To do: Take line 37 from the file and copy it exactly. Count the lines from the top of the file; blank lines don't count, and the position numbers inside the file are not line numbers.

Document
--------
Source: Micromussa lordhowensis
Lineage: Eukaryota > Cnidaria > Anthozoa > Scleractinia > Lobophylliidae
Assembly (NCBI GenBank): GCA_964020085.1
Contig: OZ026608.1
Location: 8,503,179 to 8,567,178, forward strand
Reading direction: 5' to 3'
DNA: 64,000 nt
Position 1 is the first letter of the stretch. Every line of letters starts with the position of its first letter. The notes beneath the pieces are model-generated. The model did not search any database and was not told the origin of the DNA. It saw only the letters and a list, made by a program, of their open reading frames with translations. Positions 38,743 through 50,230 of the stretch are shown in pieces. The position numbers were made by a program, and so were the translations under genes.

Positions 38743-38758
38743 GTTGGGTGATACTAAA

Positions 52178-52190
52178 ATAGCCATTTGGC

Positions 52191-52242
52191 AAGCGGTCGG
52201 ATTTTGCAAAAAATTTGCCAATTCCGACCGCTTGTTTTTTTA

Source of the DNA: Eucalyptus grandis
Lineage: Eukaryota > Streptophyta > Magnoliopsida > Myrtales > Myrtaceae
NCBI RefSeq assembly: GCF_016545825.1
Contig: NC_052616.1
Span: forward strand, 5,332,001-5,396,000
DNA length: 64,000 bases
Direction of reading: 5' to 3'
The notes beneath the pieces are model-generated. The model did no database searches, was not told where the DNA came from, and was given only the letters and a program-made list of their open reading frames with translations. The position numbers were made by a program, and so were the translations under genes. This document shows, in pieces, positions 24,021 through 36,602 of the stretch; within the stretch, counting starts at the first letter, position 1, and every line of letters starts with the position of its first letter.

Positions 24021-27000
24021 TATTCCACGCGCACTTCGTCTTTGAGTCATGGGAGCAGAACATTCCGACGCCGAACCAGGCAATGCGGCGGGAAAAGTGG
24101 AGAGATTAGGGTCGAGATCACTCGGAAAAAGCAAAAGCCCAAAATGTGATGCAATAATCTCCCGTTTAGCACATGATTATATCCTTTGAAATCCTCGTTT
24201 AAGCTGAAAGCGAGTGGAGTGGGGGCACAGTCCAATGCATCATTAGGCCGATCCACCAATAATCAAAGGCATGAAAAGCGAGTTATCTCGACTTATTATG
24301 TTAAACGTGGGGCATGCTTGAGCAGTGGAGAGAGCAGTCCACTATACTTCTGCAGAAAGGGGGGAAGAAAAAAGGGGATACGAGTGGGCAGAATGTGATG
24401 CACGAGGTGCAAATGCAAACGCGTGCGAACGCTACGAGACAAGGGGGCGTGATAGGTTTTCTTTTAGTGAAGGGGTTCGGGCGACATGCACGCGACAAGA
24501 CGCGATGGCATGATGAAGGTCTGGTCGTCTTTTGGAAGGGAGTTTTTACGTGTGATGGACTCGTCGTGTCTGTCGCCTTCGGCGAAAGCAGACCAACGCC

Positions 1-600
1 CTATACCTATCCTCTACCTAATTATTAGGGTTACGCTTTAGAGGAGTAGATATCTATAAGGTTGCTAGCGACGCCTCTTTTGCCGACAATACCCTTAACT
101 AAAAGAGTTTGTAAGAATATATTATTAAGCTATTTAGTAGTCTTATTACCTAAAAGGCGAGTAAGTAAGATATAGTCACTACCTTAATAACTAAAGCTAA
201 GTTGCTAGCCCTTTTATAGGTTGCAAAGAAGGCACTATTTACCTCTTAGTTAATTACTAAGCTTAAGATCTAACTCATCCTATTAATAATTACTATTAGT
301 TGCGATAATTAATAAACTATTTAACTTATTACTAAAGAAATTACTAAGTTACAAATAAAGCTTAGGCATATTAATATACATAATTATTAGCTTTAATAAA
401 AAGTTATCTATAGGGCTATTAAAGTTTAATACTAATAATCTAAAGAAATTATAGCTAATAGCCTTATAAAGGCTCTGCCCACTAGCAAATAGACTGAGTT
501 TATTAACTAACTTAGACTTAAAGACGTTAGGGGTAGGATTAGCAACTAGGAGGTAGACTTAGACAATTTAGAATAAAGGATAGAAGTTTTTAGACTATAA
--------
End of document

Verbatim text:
501 TATTAACTAACTTAGACTTAAAGACGTTAGGGGTAGGATTAGCAACTAGGAGGTAGACTTAGACAATTTAGAATAAAGGATAGAAGTTTTTAGACTATAA